FCC moves to revoke license of Knoxville’s only Black-owned radio station

FCC says its actions are due to a 6-year-old conviction of WJBE owner, former state Rep. Joe Armstrong

By: - May 31, 2022 7:03 am
WJBE in 1968 when the station opened. (Photo: Facebook)

WJBE in 1968 when the station opened. (Photo: Facebook)

The Federal Communications Commission is taking steps to revoke the license of Knoxville’s only Black-owned radio station, WJBE, after questioning whether its current owner “possesses the requisite character qualifications” to control the frequency.

The FCC’s actions come nearly six years after the criminal conviction of WJBE’s owner, Joe Armstrong, a former long-serving state representative from east Tennessee who was found guilty in 2016 of making a false statement on his tax return.

Armstrong and his attorney are questioning why the federal agency is only now invoking its character clause for radio license holders. Armstrong voluntarily disclosed his conviction to the FCC in 2017 and has since completed his sentence, which included house arrest, probation, community service and paying back the IRS; his conviction also disqualified him from holding public office.

There have been no complaints to the FCC about the station, they said.

“Joe has a decade-long record of successfully running a radio station. This is not going to be protecting the public. It’s just taking away a valuable community radio station,” said Andrew Ward, an attorney with the public interest law firm, Institute for Justice, who is representing Armstrong.

The firm seeks out cases like Armstrong’s as part of its focus on representing “people fighting irrational government laws that seek to permanently punish them for old crimes.” There are more than 15,000 laws nationally that limit job access for people with criminal records, according to the firm.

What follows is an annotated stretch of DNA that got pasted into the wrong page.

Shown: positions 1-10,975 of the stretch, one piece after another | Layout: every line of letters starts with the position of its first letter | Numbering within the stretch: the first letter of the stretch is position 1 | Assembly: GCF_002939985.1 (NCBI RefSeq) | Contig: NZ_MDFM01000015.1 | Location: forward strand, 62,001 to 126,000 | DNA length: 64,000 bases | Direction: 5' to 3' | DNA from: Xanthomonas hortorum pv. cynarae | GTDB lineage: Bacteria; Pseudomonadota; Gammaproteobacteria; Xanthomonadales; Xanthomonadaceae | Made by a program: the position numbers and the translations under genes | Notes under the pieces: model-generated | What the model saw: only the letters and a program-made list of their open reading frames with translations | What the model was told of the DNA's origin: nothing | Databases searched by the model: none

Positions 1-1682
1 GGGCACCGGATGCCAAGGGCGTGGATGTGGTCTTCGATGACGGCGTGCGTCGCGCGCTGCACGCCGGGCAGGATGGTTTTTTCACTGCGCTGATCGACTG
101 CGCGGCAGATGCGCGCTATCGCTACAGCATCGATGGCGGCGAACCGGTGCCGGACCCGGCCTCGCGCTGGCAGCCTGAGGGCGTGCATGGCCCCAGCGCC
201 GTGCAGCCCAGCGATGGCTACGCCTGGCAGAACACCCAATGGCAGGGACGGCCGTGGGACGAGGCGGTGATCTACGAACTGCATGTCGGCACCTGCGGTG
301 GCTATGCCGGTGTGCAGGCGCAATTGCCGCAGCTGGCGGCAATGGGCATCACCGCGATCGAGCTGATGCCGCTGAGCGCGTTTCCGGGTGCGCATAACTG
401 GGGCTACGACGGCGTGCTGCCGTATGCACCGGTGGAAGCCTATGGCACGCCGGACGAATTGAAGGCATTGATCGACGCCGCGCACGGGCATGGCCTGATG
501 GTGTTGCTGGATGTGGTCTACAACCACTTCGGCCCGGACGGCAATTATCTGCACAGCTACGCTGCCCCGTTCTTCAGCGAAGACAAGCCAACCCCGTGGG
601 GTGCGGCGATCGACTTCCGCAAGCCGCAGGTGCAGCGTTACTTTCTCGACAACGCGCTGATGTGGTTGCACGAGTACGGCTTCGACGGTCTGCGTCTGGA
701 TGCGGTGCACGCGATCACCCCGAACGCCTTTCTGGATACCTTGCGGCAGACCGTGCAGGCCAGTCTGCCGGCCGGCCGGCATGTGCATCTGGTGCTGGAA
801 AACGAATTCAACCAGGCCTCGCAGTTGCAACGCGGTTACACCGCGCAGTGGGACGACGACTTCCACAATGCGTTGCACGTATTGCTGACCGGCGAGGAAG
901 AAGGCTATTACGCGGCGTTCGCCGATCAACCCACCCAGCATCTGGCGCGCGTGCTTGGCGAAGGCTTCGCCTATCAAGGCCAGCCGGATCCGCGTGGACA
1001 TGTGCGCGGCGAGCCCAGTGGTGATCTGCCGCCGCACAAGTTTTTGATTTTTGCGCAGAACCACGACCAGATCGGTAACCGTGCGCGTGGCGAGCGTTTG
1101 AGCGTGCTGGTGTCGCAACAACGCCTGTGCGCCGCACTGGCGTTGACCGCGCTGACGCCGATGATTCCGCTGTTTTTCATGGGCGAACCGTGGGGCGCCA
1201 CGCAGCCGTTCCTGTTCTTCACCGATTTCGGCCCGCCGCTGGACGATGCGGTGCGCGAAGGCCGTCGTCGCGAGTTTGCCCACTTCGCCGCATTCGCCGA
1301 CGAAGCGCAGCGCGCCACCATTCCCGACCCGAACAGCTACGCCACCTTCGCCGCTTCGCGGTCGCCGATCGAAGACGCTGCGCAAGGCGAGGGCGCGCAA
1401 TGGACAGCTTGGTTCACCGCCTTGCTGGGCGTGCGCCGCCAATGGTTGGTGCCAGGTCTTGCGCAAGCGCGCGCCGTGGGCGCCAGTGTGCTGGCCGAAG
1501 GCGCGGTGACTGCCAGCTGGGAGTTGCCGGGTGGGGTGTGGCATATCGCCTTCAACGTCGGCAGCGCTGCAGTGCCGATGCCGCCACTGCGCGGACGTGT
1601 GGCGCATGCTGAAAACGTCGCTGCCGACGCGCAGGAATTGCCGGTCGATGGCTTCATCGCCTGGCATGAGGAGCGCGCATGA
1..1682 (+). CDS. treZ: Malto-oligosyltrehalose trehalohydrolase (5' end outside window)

Former Tennessee Representative Joe Armstrong, who know runs WJBE, Knoxville's only Black-only radio station. (Photo: Institute for Justice)
Former Tennessee Representative Joe Armstrong, who now runs WJBE, Knoxville’s only Black-owned radio station. (Photo: Institute for Justice)

“No one should lose their license because of an irrelevant criminal conviction,” Ward said. “There’s a growing consensus that these laws don’t protect the public. They are permanent punishments that don’t make people safer.”

A spokesperson for the FCC declined to comment on an active court proceeding but noted that the character of a license holder is among the most important factors the FCC considers.

All radio stations must renew their license every eight years, and station owners with felony convictions are required to have a hearing, the spokesperson said in a Friday email.

Armstrong has owned WJBE for a decade, purchasing the license of the AM station whose call letters were first established in 1968 by entertainer James Brown. The legendary “Godfather of Soul” billed his Knoxville radio station as “soul radio” and gave it its call letters, an acronym for  “James Brown Enterprises.”

Now known as “Jammin’ 99.7 WJBE Radio: Just the Best Everyday!” the Powell, Tenn. station broadcasts hip hop and R&B on AM radio, through an FM translator to the greater Knoxville area, and streams online. On Sunday mornings, the programming is faith-based. By afternoon it switches to local jazz artists. It also broadcasts the nationally syndicated Steve Harvey Show, serves as an advertising source for local Black businesses and provides a community forum for local nonprofit and service organizations to get their messages out.

The station is one of six just Black-owned radio stations in Tennessee, according to the National Association of Black Owned Broadcasters. The others are WLOK-AM in Memphis, WBOL-AM and WOJG-FM, both in Bolivar, WDKH-AM and -FM in Dickson and WVOL-AM in Nashville, according to the association.

Armstrong said last week he bought the radio station in 2012 to fill a void in the Knoxville area long after James Brown’s radio station had changed hands — and with a certain sense of nostalgia. Armstrong had worked as a salesman for Brown’s radio station as a student at the University of Tennessee-Knoxville.